Count 12 was based on Dick's letter sent to the SBA setting forth the purported telephone bids. Count 13 stems from a consultant's report sent by Dick to Heritage, stating that the reason for the loss on the Minority performance bond was Minority's vast underbid on the project. Counts 14-16 were based on altered lien waivers that SBA auditors found in Dick's files. Counts 17-20 were based on false contractor's affidavits also found in Dick's files


Dick was sentenced to concurrent prison terms of one year and one day on counts 1-5 and 12-15. On the same counts, Giacomino received concurrent terms of one year. Both were sentenced to concurrent terms of five years probation on counts 6-11 and 16-20, to follow their prison terms. Further, both appellants were ordered to pay $100,000 restitution under joint and several liability


The district court ruled that the only evidence of the reasonable value of the completion contract was what Giacomino was willing to pay to have the work done, and so held that the contract was worth $88,000, the approximate amount of State's subcontract with Concrete Structures. Appellants argue that the Concrete Structures subcontract reflected only the price of completing Minority's work, not the full costs assumed by a completion contractor taking responsibility for repairs, warranties, cost and performance bonds, and timely completion. The evidence as to what the Heritage/State contract covered beyond what the State/Concrete Structures contract covered was confusing and conflicting. Nonetheless, we may assume that the Heritage/State contract was inflated, although perhaps not quite as much as the district court found, due to the fact that State served as only a broker while Heritage could have contracted directly with a concrete firm that would have performed the work itself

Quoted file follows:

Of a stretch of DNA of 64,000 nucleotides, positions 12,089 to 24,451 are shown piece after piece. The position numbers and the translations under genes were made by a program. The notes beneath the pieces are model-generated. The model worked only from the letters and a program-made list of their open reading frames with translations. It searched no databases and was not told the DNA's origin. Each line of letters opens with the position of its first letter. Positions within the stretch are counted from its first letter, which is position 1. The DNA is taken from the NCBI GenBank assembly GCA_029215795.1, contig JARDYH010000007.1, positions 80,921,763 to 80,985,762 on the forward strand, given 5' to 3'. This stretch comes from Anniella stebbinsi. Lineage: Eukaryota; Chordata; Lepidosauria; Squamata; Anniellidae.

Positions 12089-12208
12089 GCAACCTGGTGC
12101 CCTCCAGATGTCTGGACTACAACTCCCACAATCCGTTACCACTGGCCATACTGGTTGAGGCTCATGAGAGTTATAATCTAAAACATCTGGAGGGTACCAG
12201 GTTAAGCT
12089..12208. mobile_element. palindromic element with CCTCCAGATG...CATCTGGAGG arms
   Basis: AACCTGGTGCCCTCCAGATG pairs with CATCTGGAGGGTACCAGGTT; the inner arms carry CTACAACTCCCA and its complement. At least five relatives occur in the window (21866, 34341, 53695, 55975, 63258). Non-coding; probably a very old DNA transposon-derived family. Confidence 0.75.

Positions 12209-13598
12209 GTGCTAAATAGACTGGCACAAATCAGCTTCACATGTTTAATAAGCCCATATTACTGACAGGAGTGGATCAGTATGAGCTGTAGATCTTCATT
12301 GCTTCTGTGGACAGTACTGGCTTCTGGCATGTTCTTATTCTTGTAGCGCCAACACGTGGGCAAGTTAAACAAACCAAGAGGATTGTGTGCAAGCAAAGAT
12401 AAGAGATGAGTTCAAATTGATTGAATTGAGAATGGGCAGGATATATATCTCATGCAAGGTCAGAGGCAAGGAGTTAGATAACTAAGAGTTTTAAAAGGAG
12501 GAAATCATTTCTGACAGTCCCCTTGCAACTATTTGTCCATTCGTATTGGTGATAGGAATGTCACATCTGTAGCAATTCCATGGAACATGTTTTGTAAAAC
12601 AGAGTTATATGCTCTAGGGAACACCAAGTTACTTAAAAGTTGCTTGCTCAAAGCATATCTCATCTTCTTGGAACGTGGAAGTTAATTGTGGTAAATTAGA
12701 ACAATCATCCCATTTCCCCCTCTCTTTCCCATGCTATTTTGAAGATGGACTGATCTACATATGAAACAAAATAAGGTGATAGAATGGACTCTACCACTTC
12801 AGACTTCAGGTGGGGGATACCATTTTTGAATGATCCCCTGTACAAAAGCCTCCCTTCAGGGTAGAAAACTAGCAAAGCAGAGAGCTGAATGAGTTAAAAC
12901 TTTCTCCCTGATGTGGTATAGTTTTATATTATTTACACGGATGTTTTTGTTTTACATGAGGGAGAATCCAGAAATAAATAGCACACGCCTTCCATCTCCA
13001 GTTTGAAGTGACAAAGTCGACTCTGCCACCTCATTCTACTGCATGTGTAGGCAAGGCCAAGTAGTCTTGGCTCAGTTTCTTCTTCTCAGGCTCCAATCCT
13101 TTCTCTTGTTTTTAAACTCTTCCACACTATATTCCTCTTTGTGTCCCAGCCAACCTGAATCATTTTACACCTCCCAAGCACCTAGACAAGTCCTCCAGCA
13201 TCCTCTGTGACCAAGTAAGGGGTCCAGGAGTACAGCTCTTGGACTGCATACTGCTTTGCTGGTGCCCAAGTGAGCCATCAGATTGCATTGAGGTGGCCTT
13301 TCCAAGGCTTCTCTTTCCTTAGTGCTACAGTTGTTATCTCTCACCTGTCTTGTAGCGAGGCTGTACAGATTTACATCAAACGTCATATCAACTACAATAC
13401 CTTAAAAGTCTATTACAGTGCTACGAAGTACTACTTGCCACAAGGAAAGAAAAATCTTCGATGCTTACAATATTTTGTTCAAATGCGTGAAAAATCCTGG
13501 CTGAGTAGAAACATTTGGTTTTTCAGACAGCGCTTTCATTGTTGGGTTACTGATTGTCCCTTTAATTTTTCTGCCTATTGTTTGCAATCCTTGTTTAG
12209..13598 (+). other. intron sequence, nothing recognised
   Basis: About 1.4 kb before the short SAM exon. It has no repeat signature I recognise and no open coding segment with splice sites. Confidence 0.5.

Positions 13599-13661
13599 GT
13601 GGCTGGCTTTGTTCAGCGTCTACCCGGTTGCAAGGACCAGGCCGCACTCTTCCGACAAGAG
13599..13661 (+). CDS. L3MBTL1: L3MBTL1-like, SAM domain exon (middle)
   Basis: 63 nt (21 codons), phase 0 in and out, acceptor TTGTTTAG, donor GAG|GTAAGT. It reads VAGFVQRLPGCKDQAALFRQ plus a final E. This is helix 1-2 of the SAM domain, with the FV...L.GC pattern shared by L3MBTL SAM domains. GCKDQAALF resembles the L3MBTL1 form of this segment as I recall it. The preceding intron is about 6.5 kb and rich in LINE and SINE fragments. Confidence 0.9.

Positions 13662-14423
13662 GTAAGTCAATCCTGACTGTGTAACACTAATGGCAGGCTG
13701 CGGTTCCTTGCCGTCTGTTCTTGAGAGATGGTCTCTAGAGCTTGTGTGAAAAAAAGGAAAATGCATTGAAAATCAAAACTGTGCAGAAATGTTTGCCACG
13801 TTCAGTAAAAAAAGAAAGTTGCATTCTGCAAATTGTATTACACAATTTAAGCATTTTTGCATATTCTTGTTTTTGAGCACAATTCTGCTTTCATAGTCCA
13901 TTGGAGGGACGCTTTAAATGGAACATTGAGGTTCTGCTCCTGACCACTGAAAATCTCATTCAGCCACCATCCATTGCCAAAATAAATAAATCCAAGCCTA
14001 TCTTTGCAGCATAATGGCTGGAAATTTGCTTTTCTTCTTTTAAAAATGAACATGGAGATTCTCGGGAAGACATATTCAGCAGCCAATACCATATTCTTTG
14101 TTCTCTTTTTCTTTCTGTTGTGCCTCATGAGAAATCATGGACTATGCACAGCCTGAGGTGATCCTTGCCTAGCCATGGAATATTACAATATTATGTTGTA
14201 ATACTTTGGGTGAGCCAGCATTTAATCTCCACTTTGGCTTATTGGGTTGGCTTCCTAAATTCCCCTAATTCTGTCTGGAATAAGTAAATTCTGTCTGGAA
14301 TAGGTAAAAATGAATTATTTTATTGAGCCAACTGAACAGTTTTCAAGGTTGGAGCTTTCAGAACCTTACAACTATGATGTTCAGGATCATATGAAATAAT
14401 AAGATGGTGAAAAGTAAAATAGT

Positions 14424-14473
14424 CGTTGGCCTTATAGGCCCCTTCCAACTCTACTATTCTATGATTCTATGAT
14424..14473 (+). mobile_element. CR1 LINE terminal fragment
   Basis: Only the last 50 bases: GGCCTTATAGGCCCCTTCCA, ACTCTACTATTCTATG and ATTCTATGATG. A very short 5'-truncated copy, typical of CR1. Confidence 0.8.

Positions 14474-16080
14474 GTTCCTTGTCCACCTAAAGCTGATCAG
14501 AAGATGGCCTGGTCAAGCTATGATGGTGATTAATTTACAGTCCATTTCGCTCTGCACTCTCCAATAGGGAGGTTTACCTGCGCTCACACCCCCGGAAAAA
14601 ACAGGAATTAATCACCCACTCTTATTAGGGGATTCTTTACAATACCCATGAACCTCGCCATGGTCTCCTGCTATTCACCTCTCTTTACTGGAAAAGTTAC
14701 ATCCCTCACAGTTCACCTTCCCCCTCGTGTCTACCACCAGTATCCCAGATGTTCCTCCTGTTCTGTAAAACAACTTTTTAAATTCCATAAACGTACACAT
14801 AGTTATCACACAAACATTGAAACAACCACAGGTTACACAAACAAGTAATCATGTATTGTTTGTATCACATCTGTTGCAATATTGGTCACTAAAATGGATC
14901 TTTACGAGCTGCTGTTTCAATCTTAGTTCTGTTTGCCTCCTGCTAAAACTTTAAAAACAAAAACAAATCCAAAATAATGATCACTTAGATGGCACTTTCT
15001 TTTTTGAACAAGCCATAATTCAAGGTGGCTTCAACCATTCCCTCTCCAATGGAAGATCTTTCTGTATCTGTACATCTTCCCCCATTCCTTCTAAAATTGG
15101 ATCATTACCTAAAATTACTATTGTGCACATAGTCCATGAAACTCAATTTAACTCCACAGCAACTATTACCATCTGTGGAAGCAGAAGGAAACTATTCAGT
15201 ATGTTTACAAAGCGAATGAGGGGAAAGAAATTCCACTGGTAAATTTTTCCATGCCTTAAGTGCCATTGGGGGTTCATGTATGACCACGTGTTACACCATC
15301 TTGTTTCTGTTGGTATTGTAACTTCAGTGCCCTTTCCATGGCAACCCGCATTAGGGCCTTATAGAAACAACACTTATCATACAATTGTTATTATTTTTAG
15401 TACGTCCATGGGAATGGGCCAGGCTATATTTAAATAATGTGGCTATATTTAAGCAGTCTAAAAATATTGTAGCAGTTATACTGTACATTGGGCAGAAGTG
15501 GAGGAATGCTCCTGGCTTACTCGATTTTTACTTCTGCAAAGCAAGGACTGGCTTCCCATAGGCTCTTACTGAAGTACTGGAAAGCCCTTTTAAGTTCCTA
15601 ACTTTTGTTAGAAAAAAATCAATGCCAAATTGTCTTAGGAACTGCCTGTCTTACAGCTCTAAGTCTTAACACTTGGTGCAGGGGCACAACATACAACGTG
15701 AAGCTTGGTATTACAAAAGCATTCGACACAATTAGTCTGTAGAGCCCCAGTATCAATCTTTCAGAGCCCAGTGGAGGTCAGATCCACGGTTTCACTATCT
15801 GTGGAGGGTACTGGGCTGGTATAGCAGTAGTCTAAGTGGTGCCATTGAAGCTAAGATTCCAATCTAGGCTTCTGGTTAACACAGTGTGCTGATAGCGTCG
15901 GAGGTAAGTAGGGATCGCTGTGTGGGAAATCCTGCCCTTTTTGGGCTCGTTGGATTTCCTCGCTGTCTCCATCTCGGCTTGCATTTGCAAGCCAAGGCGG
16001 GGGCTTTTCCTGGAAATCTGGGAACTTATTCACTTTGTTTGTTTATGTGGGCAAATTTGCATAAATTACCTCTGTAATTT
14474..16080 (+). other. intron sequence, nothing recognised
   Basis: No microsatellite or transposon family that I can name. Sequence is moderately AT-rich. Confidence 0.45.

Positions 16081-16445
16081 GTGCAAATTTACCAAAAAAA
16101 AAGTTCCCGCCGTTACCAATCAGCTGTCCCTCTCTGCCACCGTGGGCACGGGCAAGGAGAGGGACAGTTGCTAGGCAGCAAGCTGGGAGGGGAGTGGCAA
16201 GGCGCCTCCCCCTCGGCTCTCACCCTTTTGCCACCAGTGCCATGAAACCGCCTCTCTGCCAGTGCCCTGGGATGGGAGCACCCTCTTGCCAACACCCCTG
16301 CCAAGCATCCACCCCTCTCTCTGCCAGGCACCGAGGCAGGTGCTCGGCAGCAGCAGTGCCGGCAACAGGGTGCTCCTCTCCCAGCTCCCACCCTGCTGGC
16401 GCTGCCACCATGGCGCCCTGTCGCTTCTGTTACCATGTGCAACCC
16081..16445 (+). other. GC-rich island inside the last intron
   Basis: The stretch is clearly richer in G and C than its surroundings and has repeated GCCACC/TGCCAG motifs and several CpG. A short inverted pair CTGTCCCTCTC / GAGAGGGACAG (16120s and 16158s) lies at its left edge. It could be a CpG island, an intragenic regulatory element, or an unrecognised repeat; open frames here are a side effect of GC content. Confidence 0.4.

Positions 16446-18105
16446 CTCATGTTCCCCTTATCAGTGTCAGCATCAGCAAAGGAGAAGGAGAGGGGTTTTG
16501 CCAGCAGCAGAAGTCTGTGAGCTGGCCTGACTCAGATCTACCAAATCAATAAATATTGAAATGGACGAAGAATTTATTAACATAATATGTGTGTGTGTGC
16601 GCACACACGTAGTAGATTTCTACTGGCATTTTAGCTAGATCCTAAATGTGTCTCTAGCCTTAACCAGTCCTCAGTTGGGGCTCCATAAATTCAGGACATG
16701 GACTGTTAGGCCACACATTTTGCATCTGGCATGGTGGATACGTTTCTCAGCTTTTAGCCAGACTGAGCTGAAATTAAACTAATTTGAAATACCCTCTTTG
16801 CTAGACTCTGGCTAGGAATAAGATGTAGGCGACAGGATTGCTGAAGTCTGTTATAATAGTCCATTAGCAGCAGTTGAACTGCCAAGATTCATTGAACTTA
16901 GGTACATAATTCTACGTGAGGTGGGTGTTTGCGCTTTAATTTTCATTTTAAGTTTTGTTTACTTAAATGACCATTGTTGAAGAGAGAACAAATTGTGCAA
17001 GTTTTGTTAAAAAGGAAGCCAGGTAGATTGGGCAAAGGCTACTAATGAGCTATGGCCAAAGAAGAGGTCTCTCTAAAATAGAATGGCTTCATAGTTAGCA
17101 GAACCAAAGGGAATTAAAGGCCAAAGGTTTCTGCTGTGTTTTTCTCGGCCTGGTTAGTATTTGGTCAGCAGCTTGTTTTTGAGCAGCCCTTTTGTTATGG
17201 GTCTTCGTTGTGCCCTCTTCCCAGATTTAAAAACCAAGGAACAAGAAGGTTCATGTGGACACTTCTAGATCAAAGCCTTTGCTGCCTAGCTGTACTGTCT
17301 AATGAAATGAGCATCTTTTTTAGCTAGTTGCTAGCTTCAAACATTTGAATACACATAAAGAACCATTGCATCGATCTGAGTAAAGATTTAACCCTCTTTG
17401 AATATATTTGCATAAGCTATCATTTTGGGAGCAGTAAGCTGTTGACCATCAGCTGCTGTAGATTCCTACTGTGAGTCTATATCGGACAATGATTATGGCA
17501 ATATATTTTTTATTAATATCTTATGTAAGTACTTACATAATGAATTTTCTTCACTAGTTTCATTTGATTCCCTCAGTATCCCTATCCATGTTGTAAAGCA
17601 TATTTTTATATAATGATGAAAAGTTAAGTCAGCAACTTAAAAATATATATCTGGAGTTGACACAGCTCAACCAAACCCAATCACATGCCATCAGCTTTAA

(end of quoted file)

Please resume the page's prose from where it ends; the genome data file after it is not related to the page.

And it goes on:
Apparently neither the sureties nor the SBA required the completion contract to be awarded by competitive bidding or prohibited the completion contractor from subcontracting some or all of the work. Both, however, were entitled to know the true circumstances of the bid award and the failure so to inform them was a breach of Dick's fiduciary duty to the sureties. That Heritage, had it been aware of the facts as they actually existed, theoretically could have chosen to award the completion contract to State at $196,000 anyway does not preclude a conviction for mail fraud where Heritage in fact was deprived of accurate information due to a breach of fiduciary duty